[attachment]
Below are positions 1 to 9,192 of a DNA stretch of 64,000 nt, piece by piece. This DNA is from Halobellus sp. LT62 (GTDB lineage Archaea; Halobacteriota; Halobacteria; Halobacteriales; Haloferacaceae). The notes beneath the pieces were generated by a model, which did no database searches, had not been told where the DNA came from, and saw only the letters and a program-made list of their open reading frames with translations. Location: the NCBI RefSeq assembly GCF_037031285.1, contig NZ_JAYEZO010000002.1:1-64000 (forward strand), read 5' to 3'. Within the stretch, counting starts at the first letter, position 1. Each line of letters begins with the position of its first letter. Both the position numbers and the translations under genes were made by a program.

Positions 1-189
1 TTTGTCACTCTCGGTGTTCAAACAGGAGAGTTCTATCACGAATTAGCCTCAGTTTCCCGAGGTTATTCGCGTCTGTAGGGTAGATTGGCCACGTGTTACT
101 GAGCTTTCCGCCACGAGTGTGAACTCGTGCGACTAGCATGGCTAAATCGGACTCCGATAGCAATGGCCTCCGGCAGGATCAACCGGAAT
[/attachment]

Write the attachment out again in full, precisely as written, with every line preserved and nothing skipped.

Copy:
Below are positions 1 to 9,192 of a DNA stretch of 64,000 nt, piece by piece. This DNA is from Halobellus sp. LT62 (GTDB lineage Archaea; Halobacteriota; Halobacteria; Halobacteriales; Haloferacaceae). The notes beneath the pieces were generated by a model, which did no database searches, had not been told where the DNA came from, and saw only the letters and a program-made list of their open reading frames with translations. Location: the NCBI RefSeq assembly GCF_037031285.1, contig NZ_JAYEZO010000002.1:1-64000 (forward strand), read 5' to 3'. Within the stretch, counting starts at the first letter, position 1. Each line of letters begins with the position of its first letter. Both the position numbers and the translations under genes were made by a program.

Positions 1-189
1 TTTGTCACTCTCGGTGTTCAAACAGGAGAGTTCTATCACGAATTAGCCTCAGTTTCCCGAGGTTATTCGCGTCTGTAGGGTAGATTGGCCACGTGTTACT
101 GAGCTTTCCGCCACGAGTGTGAACTCGTGCGACTAGCATGGCTAAATCGGACTCCGATAGCAATGGCCTCCGGCAGGATCAACCGGAAT